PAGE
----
Translatable but Debatable - גברתן (gvartan)

Translatable but Debatable
גברתן (Gvartan)

Here’s a Hebrew word with a meaning that veers from hero to brute. The oldest instance we know of seems to be in the Sifre to Deuteronomy, where the Lord recommends Joshua to Moses as “gvartan like you.”  The Even Shoshan Hebrew-to-Hebrew dictionary considers that gvartan here means רב כוח or גיבור — great in strength or heroic. Wikimilon glosses the quotation as גיבור, מי שהוא חזק מאחרים — hero, one who is stronger than others.

The Even Shoshan dictionary then skips forward to Bialik, who writes of someone who wasבעל לאשה גברתנית, גבוהה וחזקה, אשת חיל מפורסמת באגרופה הקשה היורד על קדקֹד בעלה.  Husband to a tall, strong “gvartanette,” a woman of valor famed for the hard fist of hers that would descend on her husband’s pate. Not a heroic figure, but an imposing one.

The Alcalay dictionary says that in English gvartan means “strong, brave, manly, valiant” and Haim Shachter’s dictionary for Yavneh says “strong, mighty.”

The Bantam pocket dictionary by Sivan & Levenston lists “strong man, ‘tough guy,’” invoking a little less of Popeye and a little more of Bluto.  At the same time, usage seems to have swung the usual definition from adjective to noun although Hebrew accommodates it both ways.  There may be some influence from the way Hebrew speakers of a generation back liked to use the Arabic word jabbar.

The Morfix online dictionary presently defines gvartan as “strong man, tough guy, brute, muscular man.”  And among the synonyms that Babylon lists are not only גיבור and חזק (heroic and strong) but also תוקפן (aggressive).

Even today, though, the gvartan is not necessarily a bully.  A review of Hyde Park on Hudson, the recent film about Franklin Roosevelt, mentions that because of his paralysis מטפל גברתן מעבירו על זרועותיו ממקום ישיבה אחת לאחרת — A gvartan of a caregiver transfers him in his arms from one seat to another.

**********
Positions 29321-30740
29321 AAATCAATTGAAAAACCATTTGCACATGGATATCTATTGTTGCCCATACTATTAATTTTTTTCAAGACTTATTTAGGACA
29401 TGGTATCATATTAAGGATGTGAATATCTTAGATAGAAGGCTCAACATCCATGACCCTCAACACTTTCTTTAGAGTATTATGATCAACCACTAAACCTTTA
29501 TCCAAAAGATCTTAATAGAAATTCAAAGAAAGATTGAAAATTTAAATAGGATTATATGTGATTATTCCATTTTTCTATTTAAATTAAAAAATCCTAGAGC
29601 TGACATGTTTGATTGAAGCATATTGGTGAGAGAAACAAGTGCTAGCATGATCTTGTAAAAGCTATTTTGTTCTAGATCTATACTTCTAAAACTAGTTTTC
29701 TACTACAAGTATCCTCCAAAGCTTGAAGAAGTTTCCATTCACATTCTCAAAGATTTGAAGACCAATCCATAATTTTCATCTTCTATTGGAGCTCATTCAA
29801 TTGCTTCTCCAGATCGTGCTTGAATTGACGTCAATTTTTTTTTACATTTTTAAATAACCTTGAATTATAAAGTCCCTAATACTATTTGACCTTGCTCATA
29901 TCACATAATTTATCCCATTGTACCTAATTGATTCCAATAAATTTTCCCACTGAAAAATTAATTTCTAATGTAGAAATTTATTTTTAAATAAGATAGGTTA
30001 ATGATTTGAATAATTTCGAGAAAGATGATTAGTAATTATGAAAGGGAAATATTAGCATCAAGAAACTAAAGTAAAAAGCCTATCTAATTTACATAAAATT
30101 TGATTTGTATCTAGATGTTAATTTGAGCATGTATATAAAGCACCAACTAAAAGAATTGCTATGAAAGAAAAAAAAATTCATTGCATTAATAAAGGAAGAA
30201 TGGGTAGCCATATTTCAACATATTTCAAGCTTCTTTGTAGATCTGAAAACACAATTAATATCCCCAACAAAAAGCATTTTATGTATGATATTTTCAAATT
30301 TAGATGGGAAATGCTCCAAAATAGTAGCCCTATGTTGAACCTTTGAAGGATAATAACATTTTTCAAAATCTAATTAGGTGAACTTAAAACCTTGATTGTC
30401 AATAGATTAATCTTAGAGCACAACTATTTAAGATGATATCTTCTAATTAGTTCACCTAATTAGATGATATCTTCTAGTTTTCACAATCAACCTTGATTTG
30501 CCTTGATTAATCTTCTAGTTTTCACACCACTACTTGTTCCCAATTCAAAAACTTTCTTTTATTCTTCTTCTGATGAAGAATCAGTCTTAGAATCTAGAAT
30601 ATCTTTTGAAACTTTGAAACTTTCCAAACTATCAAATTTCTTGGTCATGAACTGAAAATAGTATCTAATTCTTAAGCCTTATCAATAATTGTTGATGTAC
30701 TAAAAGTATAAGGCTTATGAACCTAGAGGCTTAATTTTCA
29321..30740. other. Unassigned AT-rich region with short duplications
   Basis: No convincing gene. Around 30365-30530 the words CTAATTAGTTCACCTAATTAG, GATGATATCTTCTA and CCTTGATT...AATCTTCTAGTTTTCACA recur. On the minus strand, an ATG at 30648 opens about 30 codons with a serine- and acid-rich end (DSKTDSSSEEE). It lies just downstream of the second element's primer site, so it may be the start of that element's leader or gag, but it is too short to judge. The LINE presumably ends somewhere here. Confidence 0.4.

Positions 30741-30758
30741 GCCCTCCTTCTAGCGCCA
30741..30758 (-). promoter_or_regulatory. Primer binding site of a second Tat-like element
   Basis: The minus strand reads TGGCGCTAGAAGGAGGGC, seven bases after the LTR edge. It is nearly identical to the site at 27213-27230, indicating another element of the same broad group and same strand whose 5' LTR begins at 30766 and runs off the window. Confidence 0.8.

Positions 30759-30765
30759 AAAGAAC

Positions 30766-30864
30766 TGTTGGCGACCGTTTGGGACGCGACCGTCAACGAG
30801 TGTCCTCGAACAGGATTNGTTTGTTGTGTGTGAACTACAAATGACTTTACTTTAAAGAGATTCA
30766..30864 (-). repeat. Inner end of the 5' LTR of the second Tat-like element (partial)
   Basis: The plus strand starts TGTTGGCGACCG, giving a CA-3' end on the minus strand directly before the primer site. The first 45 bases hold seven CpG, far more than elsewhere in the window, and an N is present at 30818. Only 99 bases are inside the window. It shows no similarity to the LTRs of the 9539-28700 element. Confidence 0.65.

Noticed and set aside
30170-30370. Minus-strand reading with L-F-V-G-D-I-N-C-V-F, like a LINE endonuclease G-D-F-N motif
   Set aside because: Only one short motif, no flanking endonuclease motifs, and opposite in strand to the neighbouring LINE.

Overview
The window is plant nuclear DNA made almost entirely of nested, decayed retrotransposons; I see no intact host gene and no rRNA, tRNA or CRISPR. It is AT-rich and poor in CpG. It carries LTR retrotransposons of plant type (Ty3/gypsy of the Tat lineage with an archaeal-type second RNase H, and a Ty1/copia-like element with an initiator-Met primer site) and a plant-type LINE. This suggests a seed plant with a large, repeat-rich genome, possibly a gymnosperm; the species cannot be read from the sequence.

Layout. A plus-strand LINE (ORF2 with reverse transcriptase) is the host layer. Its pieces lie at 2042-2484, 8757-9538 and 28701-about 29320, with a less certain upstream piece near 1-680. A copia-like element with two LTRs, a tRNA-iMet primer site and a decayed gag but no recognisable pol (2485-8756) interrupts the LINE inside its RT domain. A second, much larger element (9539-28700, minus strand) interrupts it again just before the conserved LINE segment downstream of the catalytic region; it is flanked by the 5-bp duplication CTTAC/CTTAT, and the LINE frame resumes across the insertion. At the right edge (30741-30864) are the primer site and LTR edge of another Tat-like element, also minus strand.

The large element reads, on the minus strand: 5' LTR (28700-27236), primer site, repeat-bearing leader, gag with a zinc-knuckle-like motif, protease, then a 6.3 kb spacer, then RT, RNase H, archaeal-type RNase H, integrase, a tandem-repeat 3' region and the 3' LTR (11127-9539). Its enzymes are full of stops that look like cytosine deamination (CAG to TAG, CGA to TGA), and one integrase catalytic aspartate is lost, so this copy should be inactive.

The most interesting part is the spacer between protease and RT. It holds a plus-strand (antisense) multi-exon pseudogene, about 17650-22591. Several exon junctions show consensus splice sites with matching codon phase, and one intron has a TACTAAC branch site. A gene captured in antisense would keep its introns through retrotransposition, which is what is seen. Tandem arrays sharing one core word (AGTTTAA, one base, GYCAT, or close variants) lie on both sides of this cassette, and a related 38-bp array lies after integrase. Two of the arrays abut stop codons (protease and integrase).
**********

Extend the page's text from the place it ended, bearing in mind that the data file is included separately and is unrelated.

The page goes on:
So what’s the noun for such a fellow in English?  We have plenty of adjectives: brawny, strapping, beefy, burly, and so on.  In contrast, not so many nouns.  A muscular man can be called a bruiser, but the connotation of harmfulness might not be welcome.  He could be called a stalwart, but that’s a little antique.  These days, stalwarts are more usually people who stick to their ideologies.  A hulk, but that’s someone bigger than a gvartan has to be.

An English-speaking woman I once worked with would refer to a sturdy, muscular man as a mac, because in the media someone often calls out “Hey, mac!” to such a fellow and she reckoned it had something to do with strength, like a Mack truck.  To me it makes as much sense as many other word derivations, but unfortunately none of the dictionary writers have got behind it.

Do you have a good noun in English for a gvartan, or another remark that’s relevant to the word?  Please comment in the space below.  If there’s another word you’d like to see covered on this page, please contact me at ]]

Mark L. Levinson

Born 1948 a few trolley stops from Boston, Massachusetts. Bachelor's degree from Harvard College. Moved to Israel in 1970. Worked and learned Hebrew on Kibbutz Ramat Hashofet. Moved to Haifa and worked teaching English to adults. Did similar work in the army. After discharge, turned to technical writing, initially for Elbit. Then promotional writing for Scitex, and more technical (and occasionally promotional) writing for Edunetics, Daisy Systems (later named Dazix, SEE Technologies, and Summit Design), Memco, and Gilian. Also translated from Hebrew to English, everything from business articles to fiction, filmscripts, and poetry. Served as local chapter president for the Society for Technical Communication, editor of several issues of local literary journals, occasional political columnist and book reviewer for the Jerusalem Post, and husband & father.